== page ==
Official Reference: Persistent Volumes

Understand Taint and Tolerations

Taints and tolerations work together to ensure that pods are not scheduled onto inappropriate nodes. We apply taint on Node and toleration on Pod.

Read about Node Affinity as well, we can restrict a Pod to run on a particular node or prefer to run on some particular nodes.

kubectl label node <node-name> <label-key>=<label-value>

kubectl taint node <node-name> <key>=<value>:<taint-effect>

Application Environment, Configuration, and Security

Understand ConfigMaps

Configmaps are useful to store non-critical data in key-value pair format. They can also be used to inject env vars into pods.

Imperative commands for Configmaps:

kubectl create cm <name-of-configmap> --from-file=hello.txt 

kubectl create cm <name-of-configmap> --from-literal=key1=value1 

Official Reference:  Configmaps

Understand SecurityContexts

A security context defines privilege and access control settings for a Pod or Container. We define the security context at the pod level and at the container level.

Official Reference:  security context

Define an application’s resource requirements

It is used to define the CPU and memory requirements of a container.

Imperative commands for resources:

kubectl run test --image=alpine --requests=cpu=100m,memory=256Mi --limits=cpu=200m,memory=512Mi

Official Reference: Resource Management for Pods and Containers

Create & Consume Secrets

Secrets are useful to store sensitive data in key-value pair format. They can also be used to inject env vars into pods.

Imperative commands for secrets:

kubectl create secret generic <name-of-secret> --from-file=hello.txt 

kubectl create secret generic <name-of-secret> --from-literal=key1=value1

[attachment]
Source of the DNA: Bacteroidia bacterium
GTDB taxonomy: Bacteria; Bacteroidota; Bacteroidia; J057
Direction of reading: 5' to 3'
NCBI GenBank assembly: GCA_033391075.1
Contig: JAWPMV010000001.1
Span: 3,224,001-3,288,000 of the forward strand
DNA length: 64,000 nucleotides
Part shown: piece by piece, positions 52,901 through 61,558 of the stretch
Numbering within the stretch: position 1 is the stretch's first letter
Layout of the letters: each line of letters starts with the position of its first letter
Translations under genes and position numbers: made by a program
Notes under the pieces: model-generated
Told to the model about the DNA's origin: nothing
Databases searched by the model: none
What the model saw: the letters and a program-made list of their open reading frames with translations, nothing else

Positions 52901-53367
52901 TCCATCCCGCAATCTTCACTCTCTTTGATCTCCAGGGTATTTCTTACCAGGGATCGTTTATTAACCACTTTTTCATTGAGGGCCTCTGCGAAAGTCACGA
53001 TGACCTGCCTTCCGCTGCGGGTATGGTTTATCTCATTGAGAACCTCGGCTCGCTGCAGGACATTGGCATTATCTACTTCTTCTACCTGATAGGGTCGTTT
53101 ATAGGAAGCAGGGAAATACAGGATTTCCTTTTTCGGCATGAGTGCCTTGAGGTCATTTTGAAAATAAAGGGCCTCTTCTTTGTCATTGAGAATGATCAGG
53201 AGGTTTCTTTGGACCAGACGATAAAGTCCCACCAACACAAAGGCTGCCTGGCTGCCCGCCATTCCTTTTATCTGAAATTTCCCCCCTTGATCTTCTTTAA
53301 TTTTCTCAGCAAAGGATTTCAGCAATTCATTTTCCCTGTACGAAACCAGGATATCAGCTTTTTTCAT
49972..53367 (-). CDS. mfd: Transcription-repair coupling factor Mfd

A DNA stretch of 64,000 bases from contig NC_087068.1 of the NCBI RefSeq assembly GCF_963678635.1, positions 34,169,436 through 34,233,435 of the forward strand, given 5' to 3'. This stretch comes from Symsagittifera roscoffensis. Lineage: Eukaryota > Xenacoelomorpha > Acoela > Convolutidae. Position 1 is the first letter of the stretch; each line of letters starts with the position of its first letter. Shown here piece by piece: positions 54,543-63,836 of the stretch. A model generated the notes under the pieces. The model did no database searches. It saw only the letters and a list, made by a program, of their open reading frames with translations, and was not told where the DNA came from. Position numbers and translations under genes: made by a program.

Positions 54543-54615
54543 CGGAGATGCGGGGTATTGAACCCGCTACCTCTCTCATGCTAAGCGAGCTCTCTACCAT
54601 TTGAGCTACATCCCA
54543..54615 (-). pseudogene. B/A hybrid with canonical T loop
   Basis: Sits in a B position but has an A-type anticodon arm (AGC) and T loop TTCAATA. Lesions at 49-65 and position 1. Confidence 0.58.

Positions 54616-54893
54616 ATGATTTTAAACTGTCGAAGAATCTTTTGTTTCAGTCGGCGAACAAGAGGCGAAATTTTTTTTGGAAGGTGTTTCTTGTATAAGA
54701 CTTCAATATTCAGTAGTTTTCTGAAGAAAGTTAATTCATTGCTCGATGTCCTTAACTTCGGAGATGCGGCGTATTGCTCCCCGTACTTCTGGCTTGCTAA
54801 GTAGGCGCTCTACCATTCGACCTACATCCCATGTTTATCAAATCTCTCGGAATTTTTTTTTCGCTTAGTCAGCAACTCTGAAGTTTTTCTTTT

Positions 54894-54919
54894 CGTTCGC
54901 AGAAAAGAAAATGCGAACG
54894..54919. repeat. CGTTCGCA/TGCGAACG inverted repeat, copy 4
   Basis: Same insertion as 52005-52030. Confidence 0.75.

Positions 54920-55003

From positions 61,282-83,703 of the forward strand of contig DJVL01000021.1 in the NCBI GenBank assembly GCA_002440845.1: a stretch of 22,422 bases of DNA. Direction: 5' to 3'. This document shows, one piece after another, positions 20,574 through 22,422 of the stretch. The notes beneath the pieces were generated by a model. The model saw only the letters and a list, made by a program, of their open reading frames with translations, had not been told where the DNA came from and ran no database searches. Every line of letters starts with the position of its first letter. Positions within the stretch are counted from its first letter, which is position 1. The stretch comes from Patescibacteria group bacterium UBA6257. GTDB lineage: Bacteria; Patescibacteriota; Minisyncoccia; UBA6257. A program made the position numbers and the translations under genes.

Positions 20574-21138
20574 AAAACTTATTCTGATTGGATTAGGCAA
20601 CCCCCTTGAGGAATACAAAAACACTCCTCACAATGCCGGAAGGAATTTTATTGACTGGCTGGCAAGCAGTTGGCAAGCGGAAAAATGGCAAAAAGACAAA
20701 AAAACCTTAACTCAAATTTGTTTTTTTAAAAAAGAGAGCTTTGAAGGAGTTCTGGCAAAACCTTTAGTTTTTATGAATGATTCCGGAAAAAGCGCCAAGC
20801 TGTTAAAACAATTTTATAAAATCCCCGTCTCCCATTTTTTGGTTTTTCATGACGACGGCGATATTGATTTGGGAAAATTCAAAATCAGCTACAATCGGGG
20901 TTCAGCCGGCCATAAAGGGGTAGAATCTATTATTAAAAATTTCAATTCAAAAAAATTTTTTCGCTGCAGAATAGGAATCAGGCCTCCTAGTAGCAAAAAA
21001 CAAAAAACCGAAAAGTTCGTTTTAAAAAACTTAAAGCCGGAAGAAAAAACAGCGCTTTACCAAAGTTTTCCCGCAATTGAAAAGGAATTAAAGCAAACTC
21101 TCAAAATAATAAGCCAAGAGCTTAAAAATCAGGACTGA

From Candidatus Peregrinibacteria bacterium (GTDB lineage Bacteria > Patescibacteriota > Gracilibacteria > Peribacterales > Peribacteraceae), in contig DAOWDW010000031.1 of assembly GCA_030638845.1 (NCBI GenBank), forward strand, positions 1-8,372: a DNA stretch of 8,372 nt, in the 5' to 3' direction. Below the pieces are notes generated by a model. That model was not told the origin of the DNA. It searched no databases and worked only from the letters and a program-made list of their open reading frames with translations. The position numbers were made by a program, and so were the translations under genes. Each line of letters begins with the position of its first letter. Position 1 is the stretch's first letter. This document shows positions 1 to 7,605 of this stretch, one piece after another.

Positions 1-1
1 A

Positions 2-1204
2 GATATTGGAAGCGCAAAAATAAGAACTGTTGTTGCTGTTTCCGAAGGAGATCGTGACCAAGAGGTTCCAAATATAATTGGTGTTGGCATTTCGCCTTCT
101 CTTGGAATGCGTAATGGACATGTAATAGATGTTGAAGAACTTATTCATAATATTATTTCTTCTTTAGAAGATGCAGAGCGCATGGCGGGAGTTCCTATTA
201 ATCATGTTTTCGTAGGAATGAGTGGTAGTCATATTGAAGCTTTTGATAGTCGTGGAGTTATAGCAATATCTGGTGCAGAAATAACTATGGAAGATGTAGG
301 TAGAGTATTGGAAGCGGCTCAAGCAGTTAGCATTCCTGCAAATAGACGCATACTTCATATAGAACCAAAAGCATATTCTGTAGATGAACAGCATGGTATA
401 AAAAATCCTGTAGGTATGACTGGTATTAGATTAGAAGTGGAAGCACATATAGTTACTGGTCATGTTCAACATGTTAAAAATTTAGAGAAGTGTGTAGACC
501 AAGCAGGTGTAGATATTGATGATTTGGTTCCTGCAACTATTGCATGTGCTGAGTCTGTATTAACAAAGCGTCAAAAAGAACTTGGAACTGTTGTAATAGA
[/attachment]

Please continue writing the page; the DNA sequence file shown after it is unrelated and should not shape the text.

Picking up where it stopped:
Official Reference: Secrets

Understand ServiceAccounts

Kubernetes service account provides an identity for processes that run in a Pod.

Imperative commands for service account:

kubectl create sa <name-of-serviceaccount> 

Reference: Create Kubernetes Service Account

Understand Authentication, Authorization, and Admission Control

In Kubernetes, you must be authenticated (logged in) before your request can be authorized (granted permission to access). There are multiple modes of Authorization i.e Node, ABAC, RBAC, and Webhook. Authorization mode is defined in kube-apiserver setting in kube-system namespace.

Check the RBAC mode which is widely used.

Admission Controllers help us implement better security measures to enforce how a cluster is used.

Services & Networking

Understand Services

Services are an abstract way to expose an application running on a set of Pods as a network service. They are used for inter-pod communications.

The fact that each service’s IP address remains unchanged until it is deleted & recreated is why Services are used for inter-pod communications instead of Pod IP addresses.

Imperative commands:

kubectl expose deployment nginx --port=80 --target-port=8000 --type=ClusterIP

kubectl create service nodeport my-ns --tcp=5678:8080

Demonstrate a Basic understanding of Network Policies

Network Policies are an application-centric construct that allows you to specify how a pod is allowed to communicate with various network “entities” such as pods, deployments, etc over the network.